Personally, I wouldn't recommend selecting a career path only because of employability. Don't get me wrong, job security is important, but if you are going to hate the job, it's going to have a huge detrimental impact on your mental health regardless of pay and other benefits. I'm talking from personal experience here - spent 10 years of my life on a career (finance/business ops in retail) which I hated, and which I had only chosen because I was told that's where I get the money. I did get the money, but I regret wasting so many years living the hell that I could have avoided if only I listened to myself, what I really wanted to do, who I really wanted to be.
Besides, if you become a really good specialist you are always going to be in demand regardless of the career/industry you choose.
Now since I'm an engineer, who went through it all and who currently works in a large corporation, occasionally hiring engineering graduates, I have to say that the job is fun (if you like the technicality of it that is), I feel quite secure about my future (I pretty much can find myself a job within a week or two in any part of the UK), and the pay is decent.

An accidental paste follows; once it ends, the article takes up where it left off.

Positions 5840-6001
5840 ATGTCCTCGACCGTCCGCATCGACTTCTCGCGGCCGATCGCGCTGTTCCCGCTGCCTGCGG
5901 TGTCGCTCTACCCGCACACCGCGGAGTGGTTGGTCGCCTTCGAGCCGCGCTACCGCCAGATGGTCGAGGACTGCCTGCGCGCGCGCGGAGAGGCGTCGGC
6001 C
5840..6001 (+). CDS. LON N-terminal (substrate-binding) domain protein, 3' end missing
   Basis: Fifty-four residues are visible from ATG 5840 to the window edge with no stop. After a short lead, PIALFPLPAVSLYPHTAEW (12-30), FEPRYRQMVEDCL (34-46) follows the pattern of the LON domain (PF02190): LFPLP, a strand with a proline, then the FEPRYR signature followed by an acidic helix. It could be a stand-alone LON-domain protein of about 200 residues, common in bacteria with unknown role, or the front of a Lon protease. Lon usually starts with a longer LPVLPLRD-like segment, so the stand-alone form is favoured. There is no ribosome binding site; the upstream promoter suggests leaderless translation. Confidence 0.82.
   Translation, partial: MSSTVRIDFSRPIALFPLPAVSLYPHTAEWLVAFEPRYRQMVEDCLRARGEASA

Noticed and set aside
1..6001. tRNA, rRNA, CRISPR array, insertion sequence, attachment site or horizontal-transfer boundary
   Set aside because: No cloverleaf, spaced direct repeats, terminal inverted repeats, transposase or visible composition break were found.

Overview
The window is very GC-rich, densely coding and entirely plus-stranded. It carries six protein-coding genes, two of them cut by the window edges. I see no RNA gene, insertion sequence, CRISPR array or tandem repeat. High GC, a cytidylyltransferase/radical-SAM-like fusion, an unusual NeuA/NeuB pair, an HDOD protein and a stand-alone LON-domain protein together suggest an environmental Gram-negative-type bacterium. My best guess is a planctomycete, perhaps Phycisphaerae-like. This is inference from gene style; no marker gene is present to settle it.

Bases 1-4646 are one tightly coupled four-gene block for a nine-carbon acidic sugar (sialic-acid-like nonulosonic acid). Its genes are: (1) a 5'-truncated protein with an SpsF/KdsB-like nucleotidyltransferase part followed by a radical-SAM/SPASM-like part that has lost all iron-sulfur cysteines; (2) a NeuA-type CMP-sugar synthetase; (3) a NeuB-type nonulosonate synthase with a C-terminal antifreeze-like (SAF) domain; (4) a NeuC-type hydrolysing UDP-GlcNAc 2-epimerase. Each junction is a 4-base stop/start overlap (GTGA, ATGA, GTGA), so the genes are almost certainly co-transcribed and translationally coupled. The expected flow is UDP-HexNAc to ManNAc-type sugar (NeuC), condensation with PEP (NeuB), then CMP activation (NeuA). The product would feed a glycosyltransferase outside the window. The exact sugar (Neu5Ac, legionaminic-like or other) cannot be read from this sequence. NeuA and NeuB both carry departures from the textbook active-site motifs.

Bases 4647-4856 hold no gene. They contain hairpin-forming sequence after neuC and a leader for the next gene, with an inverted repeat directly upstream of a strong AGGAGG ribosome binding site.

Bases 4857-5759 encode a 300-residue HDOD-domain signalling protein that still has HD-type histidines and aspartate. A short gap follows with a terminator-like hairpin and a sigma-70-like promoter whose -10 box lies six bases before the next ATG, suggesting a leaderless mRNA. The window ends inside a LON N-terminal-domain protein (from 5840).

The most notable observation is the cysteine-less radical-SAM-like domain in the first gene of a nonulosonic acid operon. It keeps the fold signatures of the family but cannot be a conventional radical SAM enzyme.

I've no clue about pharmacy so I can't say much here, besides the fact that I noticed the pharmacies in my area struggle to find enough pharmacists and they get to share a few of them between the many pharmacies around this place (Boots, Lloyds, etc.). To me that means there is more demand then supply at least from what I can see. Again, I have no idea of the real picture so can't compare to engineering.
Regarding the professional growth it feels engineering can be more supporting from the wide range of potential career opportunities. There is space for research and development if you're into that, you can pursue a career in academia, you can grow in "ranks" and climb the corporate ladder either deepening your technical skills or going into managerial roles, from where you could continue growing into managing more people, teams, and potentially business operations if that's what you want. I find engineering to be a quite an empowering career, but a lot of the success depends on the individual.
I hope that helps a little.